SAGE Journal Articles

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Journal Article 1: Treanor, M., Brown, L. A., Rissman, J., & Craske, M. G. (2017). Can memories of traumatic experiences or addiction be erased or modified? A critical review of research on the disruption of memory reconsolidation and its applicationsPerspectives on Psychological Science, 12(2), 290-305.
doi: 10.1177/1745691616664725.

Abstract: Recent research suggests that the mere act of retrieving a memory can temporarily make that memory vulnerable to disruption. This process of “reconsolidation” will typically restabilize the neural representation of the memory and foster its long-term storage. However, the process of reconsolidating the memory takes time to complete, and during this limited time window, the original memory may be modified either by the presentation of new information or with pharmacological agents. Such findings have prompted rising interest in using disruption during reconsolidation as a clinical intervention for anxiety, posttraumatic stress, and substance use disorders. However, “boundary conditions” on memory reconsolidation may pose significant obstacles to clinical translation. The aim of this article is to critically examine the nature of these boundary conditions, their neurobiological substrates, and the potential effect they may have on disruption of reconsolidation as a clinical intervention. These boundary conditions also highlight potential constraints on the reconsolidation phenomenon and suggest a limited role for memory updating consistent with evolutionary accounts of associative learning for threat and reward. We conclude with suggestions for future research needed to elucidate the precise conditions under which reconsolidation disruption may be clinically useful.

Journal Article 2: Simons, D. J., Boot, W. R., Charness, N., Gathercole, S. E., Chabris, C. F. Hambrick, D. Z., & Stine-Morrow, E. A. L. (2016). Do “brain-training” programs work? Psychological Science in the Public Interest, 17(3), 103-186.
doi: 10.1177/1529100616661983.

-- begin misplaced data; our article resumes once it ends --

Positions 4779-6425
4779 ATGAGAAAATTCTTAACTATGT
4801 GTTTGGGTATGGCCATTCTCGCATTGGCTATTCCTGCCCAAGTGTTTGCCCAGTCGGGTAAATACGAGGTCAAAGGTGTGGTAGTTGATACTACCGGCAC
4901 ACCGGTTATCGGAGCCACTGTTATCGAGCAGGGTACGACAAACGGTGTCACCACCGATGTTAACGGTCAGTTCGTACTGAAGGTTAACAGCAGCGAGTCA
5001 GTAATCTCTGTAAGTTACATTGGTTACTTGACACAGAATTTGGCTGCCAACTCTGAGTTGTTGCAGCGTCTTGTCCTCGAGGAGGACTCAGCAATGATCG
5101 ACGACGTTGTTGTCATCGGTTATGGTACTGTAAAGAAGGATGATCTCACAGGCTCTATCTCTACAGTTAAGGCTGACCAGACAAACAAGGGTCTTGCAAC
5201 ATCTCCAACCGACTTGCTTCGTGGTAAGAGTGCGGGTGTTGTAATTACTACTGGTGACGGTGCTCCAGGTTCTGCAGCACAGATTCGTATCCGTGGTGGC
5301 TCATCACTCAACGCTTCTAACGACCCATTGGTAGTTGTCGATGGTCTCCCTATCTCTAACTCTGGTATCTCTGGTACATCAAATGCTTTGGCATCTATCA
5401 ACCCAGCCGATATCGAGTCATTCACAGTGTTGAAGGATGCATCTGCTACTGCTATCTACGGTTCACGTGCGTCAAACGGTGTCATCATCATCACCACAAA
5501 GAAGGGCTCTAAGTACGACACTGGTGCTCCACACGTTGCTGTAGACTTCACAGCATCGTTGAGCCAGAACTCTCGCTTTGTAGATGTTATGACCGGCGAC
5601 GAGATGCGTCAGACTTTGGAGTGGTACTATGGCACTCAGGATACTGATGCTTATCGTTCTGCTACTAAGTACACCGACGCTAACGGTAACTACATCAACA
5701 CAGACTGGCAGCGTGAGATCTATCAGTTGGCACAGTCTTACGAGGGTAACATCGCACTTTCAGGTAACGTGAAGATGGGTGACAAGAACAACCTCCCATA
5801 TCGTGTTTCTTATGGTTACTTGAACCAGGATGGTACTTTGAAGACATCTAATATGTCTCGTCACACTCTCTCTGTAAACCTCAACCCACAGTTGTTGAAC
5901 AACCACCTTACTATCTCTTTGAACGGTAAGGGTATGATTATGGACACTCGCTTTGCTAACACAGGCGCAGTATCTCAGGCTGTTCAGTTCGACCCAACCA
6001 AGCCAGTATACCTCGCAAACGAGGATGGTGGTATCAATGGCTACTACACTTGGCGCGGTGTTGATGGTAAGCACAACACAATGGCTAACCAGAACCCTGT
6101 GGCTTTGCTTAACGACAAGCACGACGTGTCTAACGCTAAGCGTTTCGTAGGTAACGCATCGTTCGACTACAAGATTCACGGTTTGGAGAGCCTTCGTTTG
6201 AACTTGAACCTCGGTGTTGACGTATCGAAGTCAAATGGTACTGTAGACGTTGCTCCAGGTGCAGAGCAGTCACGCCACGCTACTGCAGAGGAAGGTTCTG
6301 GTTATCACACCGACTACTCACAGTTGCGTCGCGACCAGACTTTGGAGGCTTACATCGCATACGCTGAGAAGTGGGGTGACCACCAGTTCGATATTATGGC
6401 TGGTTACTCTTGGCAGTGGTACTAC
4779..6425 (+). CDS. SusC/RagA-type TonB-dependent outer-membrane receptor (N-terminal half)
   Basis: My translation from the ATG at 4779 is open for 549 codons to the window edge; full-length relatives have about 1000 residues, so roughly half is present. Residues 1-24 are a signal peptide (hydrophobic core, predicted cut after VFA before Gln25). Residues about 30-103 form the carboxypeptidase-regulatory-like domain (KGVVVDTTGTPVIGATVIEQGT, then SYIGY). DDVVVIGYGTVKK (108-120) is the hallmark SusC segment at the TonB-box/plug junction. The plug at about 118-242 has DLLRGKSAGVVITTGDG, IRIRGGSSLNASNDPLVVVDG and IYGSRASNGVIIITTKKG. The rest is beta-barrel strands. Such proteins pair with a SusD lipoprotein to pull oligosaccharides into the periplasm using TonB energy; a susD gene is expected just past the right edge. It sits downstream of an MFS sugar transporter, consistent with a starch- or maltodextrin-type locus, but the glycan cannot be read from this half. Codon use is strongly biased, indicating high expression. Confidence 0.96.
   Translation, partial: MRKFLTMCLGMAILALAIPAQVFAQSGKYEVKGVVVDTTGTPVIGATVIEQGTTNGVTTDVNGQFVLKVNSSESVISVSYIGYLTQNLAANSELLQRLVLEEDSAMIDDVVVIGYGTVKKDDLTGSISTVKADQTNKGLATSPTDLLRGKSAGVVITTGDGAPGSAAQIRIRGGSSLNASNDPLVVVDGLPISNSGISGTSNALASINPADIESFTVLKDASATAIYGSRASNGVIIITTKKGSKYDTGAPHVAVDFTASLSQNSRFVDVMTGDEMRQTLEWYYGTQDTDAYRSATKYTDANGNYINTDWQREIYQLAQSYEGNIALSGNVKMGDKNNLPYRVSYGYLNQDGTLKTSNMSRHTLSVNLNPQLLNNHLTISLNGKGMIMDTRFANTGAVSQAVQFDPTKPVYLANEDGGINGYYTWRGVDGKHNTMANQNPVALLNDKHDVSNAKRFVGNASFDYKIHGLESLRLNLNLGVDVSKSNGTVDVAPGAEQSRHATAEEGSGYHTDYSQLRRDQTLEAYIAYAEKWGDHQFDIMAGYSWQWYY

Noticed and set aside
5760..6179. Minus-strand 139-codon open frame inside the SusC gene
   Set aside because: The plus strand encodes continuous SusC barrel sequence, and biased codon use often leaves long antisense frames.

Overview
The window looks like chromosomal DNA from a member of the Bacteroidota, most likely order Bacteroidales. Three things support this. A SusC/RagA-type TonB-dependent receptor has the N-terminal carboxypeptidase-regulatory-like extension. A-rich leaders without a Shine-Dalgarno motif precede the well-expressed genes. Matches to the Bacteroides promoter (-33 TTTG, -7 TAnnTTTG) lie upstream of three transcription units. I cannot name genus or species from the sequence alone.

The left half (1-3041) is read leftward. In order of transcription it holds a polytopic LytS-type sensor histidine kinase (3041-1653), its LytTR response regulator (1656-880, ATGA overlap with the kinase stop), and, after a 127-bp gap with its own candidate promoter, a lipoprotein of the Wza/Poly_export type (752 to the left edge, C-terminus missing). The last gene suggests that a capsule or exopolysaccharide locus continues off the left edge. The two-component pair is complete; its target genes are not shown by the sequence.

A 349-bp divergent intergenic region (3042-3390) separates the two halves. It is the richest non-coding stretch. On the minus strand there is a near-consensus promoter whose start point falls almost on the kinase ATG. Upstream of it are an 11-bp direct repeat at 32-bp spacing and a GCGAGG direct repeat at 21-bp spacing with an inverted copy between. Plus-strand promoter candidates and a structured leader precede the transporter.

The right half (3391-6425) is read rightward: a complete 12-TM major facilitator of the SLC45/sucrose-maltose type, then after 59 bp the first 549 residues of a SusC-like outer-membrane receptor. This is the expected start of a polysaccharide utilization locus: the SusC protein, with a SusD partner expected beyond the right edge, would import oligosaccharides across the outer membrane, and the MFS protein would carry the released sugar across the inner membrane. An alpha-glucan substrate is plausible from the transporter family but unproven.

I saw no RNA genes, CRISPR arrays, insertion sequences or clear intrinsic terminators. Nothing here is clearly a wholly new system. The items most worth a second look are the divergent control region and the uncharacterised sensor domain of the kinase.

Abstract: In 2014, two groups of scientists published open letters on the efficacy of brain-training interventions, or “brain games,” for improving cognition. The first letter, a consensus statement from an international group of more than 70 scientists, claimed that brain games do not provide a scientifically grounded way to improve cognitive functioning or to stave off cognitive decline. Several months later, an international group of 133 scientists and practitioners countered that the literature is replete with demonstrations of the benefits of brain training for a wide variety of cognitive and everyday activities. How could two teams of scientists examine the same literature and come to conflicting “consensus” views about the effectiveness of brain training? In part, the disagreement might result from different standards used when evaluating the evidence. To date, the field has lacked a comprehensive review of the brain-training literature, one that examines both the quantity and the quality of the evidence according to a well-defined set of best practices. This article provides such a review, focusing exclusively on the use of cognitive tasks or games as a means to enhance performance on other tasks. We specify and justify a set of best practices for such brain-training interventions and then use those standards to evaluate all of the published peer-reviewed intervention studies cited on the websites of leading brain-training companies listed on Cognitive Training Data (, the site hosting the open letter from brain-training proponents. These citations presumably represent the evidence that best supports the claims of effectiveness. Based on this examination, we find extensive evidence that brain-training interventions improve performance on the trained tasks, less evidence that such interventions improve performance on closely related tasks, and little evidence that training enhances performance on distantly related tasks or that training improves everyday cognitive performance. We also find that many of the published intervention studies had major shortcomings in design or analysis that preclude definitive conclusions about the efficacy of training, and that none of the cited studies conformed to all of the best practices we identify as essential to drawing clear conclusions about the benefits of brain training for everyday activities. We conclude with detailed recommendations for scientists, funding agencies, and policymakers that, if adopted, would lead to better evidence regarding the efficacy of brain-training interventions.